Tribute to not-so-busy dads, everywhere.

As a little girl growing up, I never imagined my dad as Superman or Spiderman, or any other superhero for that fact. It just never occurred to me that he might be a superhero as how we are generally told in countless shows and articles. He was just this average, frail looking, working class man who manages from day to day, month to month in feeding and tending us.

He wasn’t always working and running off for some meetings or another, and we get to see him pretty much the same time on daily basis: before 7.30am and after 5.10 pm. Yes, he was all ours.
Hence, we were not rich. Money was always tight; and trips during school holidays are rare, very rare luxury. Oh, school breaks were either spent in front of the TV at the comfort of our double –storey, rented house, or it was off to the 2-room apartment my grandparents owned, and lived.

The definition of holidays has certainly changed over the years.

There was one time, he wanted us, the kids to stay home the entire month of school break, or else he would be bored to death. We gave him the ultimatum: it’s either we stay and he brings us to the newly built water park in our city; or off we go to our aunt’s place in another state, 2 hours’ drive away. He, naturally, sent us away.
That pretty much sums up most of my school breaks, and the phrase “money is tight”.

That being said, there were also perks of having the dad around all the time.

We were best buddies.OK, almost,best buddies. We have tea together on daily basis. We watched countless soap operas and legendary serials and cartoons together. We update each other on friends (despite the age gap) and he talks endlessly on the nature of his job, chemicals and what they mean.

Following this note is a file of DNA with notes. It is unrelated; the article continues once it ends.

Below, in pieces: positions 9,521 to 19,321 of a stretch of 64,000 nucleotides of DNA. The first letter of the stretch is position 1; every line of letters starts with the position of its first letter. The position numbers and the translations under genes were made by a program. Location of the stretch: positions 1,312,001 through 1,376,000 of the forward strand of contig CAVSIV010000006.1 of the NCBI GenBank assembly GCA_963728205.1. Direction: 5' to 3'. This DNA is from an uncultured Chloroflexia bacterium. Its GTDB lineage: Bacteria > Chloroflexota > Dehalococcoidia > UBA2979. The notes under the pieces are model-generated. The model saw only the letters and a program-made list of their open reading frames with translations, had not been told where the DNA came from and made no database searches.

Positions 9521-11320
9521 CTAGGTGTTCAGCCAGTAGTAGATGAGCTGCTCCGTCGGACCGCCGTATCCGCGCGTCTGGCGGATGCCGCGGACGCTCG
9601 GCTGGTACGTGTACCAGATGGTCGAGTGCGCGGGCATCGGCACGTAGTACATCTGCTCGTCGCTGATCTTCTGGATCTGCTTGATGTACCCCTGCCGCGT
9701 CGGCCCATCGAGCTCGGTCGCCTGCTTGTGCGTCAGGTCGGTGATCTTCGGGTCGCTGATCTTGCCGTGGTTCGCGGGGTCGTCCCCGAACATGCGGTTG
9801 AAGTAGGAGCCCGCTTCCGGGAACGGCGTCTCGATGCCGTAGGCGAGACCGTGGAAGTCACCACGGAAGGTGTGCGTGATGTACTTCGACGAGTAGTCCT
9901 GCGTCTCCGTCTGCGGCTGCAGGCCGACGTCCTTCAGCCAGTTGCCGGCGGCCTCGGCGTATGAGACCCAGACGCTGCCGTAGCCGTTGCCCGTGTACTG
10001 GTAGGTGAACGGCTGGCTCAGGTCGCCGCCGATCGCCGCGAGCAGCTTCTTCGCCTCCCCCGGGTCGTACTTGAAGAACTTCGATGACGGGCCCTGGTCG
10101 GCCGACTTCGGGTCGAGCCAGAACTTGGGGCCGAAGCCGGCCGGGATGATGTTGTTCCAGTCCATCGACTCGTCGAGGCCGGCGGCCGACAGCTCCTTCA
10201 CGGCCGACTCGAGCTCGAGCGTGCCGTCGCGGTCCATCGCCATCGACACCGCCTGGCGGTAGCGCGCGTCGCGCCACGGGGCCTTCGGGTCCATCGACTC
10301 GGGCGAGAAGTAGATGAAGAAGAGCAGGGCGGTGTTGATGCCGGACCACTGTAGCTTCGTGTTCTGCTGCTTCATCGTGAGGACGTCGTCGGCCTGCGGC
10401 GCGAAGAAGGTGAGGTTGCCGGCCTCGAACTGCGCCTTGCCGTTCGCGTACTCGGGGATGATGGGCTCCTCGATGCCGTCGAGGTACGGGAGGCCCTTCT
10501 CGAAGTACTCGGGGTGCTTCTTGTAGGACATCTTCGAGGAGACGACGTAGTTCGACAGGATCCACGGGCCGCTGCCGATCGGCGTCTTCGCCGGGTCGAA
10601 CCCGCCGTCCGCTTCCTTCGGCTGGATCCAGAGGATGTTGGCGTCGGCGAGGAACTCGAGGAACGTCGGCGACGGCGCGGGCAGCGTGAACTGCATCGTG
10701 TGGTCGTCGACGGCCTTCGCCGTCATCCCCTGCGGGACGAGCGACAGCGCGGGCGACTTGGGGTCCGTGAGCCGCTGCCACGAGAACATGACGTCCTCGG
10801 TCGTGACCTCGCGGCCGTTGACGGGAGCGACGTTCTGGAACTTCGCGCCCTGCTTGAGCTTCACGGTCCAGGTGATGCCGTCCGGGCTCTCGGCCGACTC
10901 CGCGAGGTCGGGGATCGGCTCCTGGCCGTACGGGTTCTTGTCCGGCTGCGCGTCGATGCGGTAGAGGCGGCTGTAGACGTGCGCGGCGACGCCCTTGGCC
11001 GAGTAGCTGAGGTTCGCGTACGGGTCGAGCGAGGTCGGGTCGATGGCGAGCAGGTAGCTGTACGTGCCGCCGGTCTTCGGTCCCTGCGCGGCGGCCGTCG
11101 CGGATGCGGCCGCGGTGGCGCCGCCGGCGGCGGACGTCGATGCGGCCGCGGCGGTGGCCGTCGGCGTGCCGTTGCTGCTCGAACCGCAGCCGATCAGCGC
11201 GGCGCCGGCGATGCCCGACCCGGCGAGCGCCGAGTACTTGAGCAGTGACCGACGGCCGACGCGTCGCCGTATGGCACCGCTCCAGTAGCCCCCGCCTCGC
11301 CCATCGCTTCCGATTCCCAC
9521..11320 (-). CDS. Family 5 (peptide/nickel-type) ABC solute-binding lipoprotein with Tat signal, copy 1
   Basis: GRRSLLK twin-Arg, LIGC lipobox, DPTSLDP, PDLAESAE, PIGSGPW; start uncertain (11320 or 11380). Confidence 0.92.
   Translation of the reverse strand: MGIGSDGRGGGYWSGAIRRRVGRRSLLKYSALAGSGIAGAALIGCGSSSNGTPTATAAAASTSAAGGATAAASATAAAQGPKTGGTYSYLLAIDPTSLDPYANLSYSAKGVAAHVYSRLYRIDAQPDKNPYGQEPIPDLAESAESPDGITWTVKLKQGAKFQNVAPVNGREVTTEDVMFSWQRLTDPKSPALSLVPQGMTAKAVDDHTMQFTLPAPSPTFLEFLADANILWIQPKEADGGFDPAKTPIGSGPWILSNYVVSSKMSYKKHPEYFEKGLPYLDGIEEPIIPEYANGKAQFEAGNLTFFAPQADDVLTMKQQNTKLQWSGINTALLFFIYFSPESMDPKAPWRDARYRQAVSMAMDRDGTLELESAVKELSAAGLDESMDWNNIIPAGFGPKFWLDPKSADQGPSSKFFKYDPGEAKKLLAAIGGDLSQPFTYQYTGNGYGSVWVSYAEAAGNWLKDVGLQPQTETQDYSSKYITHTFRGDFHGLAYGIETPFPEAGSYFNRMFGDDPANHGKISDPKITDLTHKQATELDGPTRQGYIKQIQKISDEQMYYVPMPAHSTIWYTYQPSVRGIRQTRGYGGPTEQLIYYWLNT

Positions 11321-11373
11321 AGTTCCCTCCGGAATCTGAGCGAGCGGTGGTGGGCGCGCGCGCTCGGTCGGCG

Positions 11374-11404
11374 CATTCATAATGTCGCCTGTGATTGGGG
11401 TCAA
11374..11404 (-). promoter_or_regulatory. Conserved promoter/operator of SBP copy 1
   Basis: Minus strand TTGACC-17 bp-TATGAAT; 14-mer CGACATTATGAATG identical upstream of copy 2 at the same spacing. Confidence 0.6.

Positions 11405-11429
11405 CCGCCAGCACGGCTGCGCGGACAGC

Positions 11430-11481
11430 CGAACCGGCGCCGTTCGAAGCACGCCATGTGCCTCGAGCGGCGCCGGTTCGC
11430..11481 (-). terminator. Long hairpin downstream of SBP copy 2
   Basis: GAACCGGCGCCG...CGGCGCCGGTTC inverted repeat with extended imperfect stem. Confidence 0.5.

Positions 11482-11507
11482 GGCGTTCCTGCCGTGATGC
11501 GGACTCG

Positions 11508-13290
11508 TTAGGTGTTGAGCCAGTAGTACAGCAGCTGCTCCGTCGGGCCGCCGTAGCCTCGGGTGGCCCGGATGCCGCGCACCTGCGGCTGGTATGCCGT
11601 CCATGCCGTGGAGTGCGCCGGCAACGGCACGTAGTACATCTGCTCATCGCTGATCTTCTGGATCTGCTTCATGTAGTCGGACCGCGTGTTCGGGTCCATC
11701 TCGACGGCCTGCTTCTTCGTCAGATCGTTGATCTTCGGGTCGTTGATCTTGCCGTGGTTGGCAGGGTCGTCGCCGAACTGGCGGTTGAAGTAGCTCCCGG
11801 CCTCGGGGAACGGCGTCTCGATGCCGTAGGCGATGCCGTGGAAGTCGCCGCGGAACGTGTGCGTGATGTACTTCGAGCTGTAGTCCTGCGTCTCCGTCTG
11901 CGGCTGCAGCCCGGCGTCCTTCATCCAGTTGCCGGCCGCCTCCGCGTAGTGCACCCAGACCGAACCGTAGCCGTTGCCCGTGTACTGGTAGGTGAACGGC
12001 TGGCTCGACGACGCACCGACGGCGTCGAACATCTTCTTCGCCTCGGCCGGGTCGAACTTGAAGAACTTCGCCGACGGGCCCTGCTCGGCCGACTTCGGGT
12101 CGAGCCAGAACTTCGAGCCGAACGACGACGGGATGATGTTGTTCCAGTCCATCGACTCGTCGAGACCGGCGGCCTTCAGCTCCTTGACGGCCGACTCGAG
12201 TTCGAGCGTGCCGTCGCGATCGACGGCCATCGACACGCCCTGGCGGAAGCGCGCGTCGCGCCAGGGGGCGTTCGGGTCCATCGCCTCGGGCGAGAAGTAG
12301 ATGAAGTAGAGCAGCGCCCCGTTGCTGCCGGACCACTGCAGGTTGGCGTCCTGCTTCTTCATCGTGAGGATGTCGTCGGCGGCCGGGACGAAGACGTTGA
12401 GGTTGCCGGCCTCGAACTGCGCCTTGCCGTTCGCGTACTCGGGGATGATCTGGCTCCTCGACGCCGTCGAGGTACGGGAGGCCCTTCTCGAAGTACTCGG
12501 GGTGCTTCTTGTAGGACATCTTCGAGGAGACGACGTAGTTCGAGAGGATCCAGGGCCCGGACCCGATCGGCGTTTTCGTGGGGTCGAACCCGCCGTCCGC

I, on the other hand can just tell him which friend is dating whom (of course,I don’t date anyone), which friend has a dysfunctional family and who is my latest crush in the Latin soap opera.

He never missed one single report card day through my entire schooling life. And it was always him, not my mother.

A teacher once caused the fire extinguisher to explode, accidentally. No harm done to any of the students around but as a precaution, all the students were given medical attention. My father ended up fighting with this teacher for testing the fire extinguisher at the first place. It all sounds very dumb now, even crazy, but thank goodness, the teacher was a very gentle being, he actually apologized, and took responsibility for the incident. No other parent approached the teacher on that day, and I was so, very embarrassed of drawing so much attention for such a petty incident. But as fate would have it, they became very good friends afterward. And I was remembered for the entire 6 years of my primary school.

This is what not-so-busy fathers are capable of.

I could always count on him to help me with the homework (except for anything art related), and thanks to him, I’m an avid reader. He reads everything, including dictionaries. He was (and still is) my walking encyclopedia and thesaurus.

We love the same comedians, hence we laugh at the same joke.
I could connect with him almost telepathically by one look.
He completes my random thoughts, and I know the one and only salad dressing he could stomach is plain yogurt.
When everyone is being such a pain in the-you-know-where, he would call up and say something calm.
He never had money, but plenty of time he spent for us.
He never missed any of our birthdays, prize giving day, talent shows and sports day in the name of work. Again, not much gifts or presents came from him, but we learned the meaning of quality time, first hand.
We are not kids anymore, but he still stubbornly looks after us in every way possible.

Happy Fathers’Day, and more.


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